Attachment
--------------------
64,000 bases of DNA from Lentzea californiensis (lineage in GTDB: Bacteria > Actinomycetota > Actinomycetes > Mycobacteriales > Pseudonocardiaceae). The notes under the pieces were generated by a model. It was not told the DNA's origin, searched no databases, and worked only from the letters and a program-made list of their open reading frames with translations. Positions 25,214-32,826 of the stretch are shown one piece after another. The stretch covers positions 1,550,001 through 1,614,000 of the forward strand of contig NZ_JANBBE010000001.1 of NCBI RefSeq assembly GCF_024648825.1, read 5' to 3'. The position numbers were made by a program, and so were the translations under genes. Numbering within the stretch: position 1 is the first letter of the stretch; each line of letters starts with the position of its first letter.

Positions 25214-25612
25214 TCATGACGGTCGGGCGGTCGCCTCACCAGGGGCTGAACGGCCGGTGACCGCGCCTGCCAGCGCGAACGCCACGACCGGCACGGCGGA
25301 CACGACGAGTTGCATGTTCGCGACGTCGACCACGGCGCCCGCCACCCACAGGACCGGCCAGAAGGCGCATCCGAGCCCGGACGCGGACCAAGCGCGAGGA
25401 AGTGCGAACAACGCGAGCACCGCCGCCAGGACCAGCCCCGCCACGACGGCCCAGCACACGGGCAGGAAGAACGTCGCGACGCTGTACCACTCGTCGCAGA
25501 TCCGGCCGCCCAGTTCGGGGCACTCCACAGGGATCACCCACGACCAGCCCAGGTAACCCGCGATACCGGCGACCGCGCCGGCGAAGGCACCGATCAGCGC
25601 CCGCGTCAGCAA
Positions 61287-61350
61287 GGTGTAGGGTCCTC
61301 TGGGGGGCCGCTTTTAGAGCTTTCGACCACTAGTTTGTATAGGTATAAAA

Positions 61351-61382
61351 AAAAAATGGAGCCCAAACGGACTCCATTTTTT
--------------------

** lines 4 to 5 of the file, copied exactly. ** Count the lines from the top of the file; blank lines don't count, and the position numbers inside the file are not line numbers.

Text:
25301 CACGACGAGTTGCATGTTCGCGACGTCGACCACGGCGCCCGCCACCCACAGGACCGGCCAGAAGGCGCATCCGAGCCCGGACGCGGACCAAGCGCGAGGA
25401 AGTGCGAACAACGCGAGCACCGCCGCCAGGACCAGCCCCGCCACGACGGCCCAGCACACGGGCAGGAAGAACGTCGCGACGCTGTACCACTCGTCGCAGA